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KEVIN LEININGER: Sure preservation feels good, but does it also make sense (and dollars)?

The renovated Landing will open this year and is a mix of old and new construction (Courtesy image)
Columbia Street was where Canal boats landed in the mid-1800s -- hence its "The Landing" nickname. (News-Sentinel file photo)
Could renovation of the Rialto Theater at 2616 S. Calhoun St. make economic sense? Research suggests it's possible. (News-Sentinel.com file photo)
Connie Haas Zuber
Donovan Rypkema
Kevin Leininger

Four years after a $10 million renovation created a two-story ballroom that is one of the jewels of downtown Fort Wayne, it’s hard to believe the Embassy Theatre and attached Indiana Hotel were once in danger of demolition — a fate other notable remnants of the city’s past were not able to avoid.

Today, however, even a cursory look around town reveals how times have changed: From the Clyde Theatre to the Berghoff/Falstaff Brewery to the Baker Street train station to the former General Electric campus to Columbia Street Landing, which will reopen this summer after a $30 million facelift, old buildings are finding new and exciting uses because more and more people see value in them — in more ways than one.

“I’ve always been fascinated by the value of what we’ve built, how much we’ve already invested,” said Connie Haas Zuber, whose job as executive director of ARCH is to promote the preservation and reuse of historic structures. But in place of the usual emotional or historic (and often ineffective) arguments for preservation, Haas Zuber insists saving old buildings saves dollars and makes sense.

If not for COVID-19, which seems to have cancelled just about everything, Haas Zuber would have laid out that premise last Saturday at the downtown Library in a lecture titled “Historic Preservation by the Numbers.” Those numbers, she said, prove preservation does more than make people feel good: It can make them money, too.

Building on research by Donovan Rypkema (more on him later), Haas Zuber argues that instead of viewing old buildings as impediments to progress, officials and developers should consider them as the first option in order to capitalize on the city’s “heritage investment.”

To prove her point, Haas Zuber cites real estate values in Wayne Township, which contains many of Fort Wayne’s historic residential and commercial structures. According to data from the Wayne Township Assessor’s office, residential assessed values in the area increased by 18.9 percent between 2010 and 2018.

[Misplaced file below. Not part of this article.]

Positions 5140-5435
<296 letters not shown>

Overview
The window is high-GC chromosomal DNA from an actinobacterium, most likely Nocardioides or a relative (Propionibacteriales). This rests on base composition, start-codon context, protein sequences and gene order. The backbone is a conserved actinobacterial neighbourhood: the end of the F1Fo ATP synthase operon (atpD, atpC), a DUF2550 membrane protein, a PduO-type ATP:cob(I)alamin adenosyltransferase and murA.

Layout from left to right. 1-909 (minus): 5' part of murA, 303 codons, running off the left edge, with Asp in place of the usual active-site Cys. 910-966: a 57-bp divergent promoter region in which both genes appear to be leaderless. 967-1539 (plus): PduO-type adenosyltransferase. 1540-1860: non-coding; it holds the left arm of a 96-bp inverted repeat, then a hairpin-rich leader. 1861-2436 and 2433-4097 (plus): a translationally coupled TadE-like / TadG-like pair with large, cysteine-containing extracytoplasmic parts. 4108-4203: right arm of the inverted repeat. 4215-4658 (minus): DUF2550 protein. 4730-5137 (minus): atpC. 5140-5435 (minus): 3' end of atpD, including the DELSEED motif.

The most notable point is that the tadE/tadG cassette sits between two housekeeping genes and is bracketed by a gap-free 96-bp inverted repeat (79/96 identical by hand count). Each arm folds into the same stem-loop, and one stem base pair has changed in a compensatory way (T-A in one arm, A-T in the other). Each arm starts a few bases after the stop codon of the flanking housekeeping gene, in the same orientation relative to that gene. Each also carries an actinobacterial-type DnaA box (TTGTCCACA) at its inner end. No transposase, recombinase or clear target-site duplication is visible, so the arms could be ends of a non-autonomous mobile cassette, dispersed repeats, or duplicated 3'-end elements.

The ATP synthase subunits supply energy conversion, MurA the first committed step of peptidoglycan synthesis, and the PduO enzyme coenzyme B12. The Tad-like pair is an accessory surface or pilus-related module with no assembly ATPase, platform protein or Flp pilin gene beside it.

During that same period, however, values increased by 44.2 percent in Williams-Woodland and 46.7 percent in West Central — neighborhoods that just happen to be historic districts.

To be sure, such a comparison is not definitive. Thanks to the (until recently) strong economy, assessed values have been on the rise everywhere, often by a greater amount than Wayne Township’s overall increase. And the two neighborhoods Haas Zuber mentioned are close to downtown and Electric Works, completed or planned improvements to which have fueled real estate investment and speculation. Haas Zuber estimates Fort Wayne’s “heritage investment” in homes, businesses, industries at between $2 billion and $3 billion plus related public investment in parks, schools, streets, etc.

Rypkema, however, has made a far broader review and came to the same conclusion. A principal of PlaceEconomics, a Washington, D.C.-based real estate and economic development-consulting firm, the author of 1994’s “Economics of Historic Preservation” has concluded that renovation of historic structures is a cost-effective alternative, especially when new construction would require expensive demolition and disposal of materials such as asbestos.

“If no demolition is required, a major commercial rehabilitation will probably cost from 12 percent to 9 percent more than a comparable new construction,” he wrote. “If, on the other hand, a new construction project includes the cost of razing an existing building, the cost savings of rehabilitation should range from 3 to 16 percent.”

What’s more, Rypkema said, renovation can take less time than new construction and historic buildings are built to last and can usually accommodate desirable “mixed-use” projects such as Electric Works, the Landing, Superior Lofts and other recent local examples.

I don’t mean to diminish the importance of appreciating and preserving historic structures for their own sake. Once the past is torn down it cannot be replaced, and even to attempt to duplicate historic structures would be prohibitively costly even if the necessary skilled workers could be found to do it.

But if you add economics into the equation on the side of history, the impact could be powerful. Despite Haas Zuber’s acknowledgment that the local development landscape has changed in favor of preservation, other historic properties await help. The Rialto Theater and the stately house on Superior Street once occupied by Hugh McCulloch, Abraham Lincoln’s secretary of the treasury, are but two possibilities mentioned by Haas Zuber, who plans to post her presentation at archfw.org

“What’s been happening is wonderful,” she said. “But I want to encourage people to be proactive and do more.”

This column is the commentary of the writer and does not necessarily reflect the views or opinions of The News-Sentinel. Email Kevin Leininger at kleininger@news-sentinel.com or call him at 461-8355.

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